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Posted: October 31, 2008

Keeping Seniors Healthy

Knowing the Elderly's Sleep Habits

Q. As I take care of both of my older parents, sometimes day and night, I’ve been wondering: do older people need more sleep?

A. Seniors need about the same amount of sleep as younger adults -- seven to nine hours a night.

Unfortunately, many older adults don’t get the sleep they need, because they often have more trouble falling asleep. A study of adults over 65 found that 13% of men and 36% of women take more than 30 minutes to fall asleep.

Also, older people often sleep less deeply and wake up more often throughout the night, which may be why they may nap more often during the daytime. Nighttime sleep schedules may change with age too. Many older adults tend to get sleepier earlier in the evening and awaken earlier in the morning.

Many people believe that poor sleep is a normal part of aging, but it is not. Sleep patterns change as we age, but disturbed sleep and waking up tired every day are not part of normal aging. If you are having trouble sleeping, see your doctor or a sleep specialist.

Here are some pointers to help you get better sleep:

  • Go to sleep and wake up at the same time, even on weekends. Sticking to a regular bedtime and wake-up time schedule helps keep you in sync with your body's circadian clock, a 24-hour internal rhythm affected by sunlight.

  • Try not to nap too much during the day because you might be less sleepy at night.

  • Try to exercise at regular times each day. Exercising regularly improves the quality of your nighttime sleep and helps you sleep more soundly.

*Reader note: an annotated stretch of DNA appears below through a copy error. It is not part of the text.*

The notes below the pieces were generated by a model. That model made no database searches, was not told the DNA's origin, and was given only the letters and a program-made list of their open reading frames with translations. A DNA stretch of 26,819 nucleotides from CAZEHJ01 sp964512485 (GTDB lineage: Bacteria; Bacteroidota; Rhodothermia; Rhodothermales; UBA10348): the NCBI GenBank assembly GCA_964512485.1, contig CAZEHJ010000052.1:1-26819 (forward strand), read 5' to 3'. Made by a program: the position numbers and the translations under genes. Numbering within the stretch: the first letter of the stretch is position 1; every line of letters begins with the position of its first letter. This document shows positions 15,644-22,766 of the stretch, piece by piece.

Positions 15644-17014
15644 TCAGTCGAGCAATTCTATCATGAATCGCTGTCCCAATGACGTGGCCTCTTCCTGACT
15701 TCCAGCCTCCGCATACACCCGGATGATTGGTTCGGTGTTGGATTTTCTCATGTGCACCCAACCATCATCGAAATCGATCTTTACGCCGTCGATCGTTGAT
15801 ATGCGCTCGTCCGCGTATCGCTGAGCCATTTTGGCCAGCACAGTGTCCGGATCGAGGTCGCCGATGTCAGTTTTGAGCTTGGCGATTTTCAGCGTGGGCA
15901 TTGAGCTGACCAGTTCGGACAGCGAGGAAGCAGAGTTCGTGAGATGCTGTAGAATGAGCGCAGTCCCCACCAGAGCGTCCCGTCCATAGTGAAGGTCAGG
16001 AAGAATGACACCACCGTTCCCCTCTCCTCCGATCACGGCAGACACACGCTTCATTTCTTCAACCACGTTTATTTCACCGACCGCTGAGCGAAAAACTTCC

• Try to finish your workout at least three hours before bedtime.

  • Try to get some natural light in the afternoon each day.

  • Be careful about what you eat. Don't drink beverages with caffeine late in the day; caffeine is a stimulant and can keep you awake. Also, if you like a snack before bed, a warm beverage and a few crackers may help.

  • Don't drink alcohol or smoke cigarettes to help you sleep. Even small amounts of alcohol can make it harder to stay asleep. Smoking is dangerous for many reasons, including the hazard of falling asleep with a lit cigarette. Also, the nicotine in cigarettes is a stimulant.

  • Create a safe and comfortable place to sleep. Make sure there are locks on all doors and smoke alarms on each floor. A lamp that's easy to turn on and a phone by your bed may be helpful. The room should be dark, well ventilated, and as quiet as possible.

  • Develop a bedtime routine. Do the same things each night to tell your body that it's time to wind down. Some people watch the evening news, read a book, or soak in a warm bath.

  • Use your bedroom only for sleeping. After turning off the light, give yourself about 15 minutes to fall asleep. If you are still awake and not drowsy, get out of bed. When you get sleepy, go back to bed.

  • Try not to worry about your sleep. Some people find that playing mental games is helpful. For example, tell yourself that its five minutes before you have to get up and you're just trying to get a few extra winks.

If you are so tired during the day that you cannot function normally and if this lasts for more than two to three weeks, you should see your family doctor or a sleep disorder specialist.


Fred Cicetti is a freelance writer who specializes in health. He has been writing professionally since 1963. Before he began freelancing, he was a reporter and columnist for three daily newspapers in New Jersey. He has written two published novels: Saltwater Taffy, and Local Angles. You can send your health-related questions to Fred at fred@healthygeezer.com.

© 2008 Pederson Publishing, Inc. All Rights Reserved.
Commercial use, redistribution or other forms of reuse of this information is strictly prohibited without the prior written permission of Pederson Publishing.
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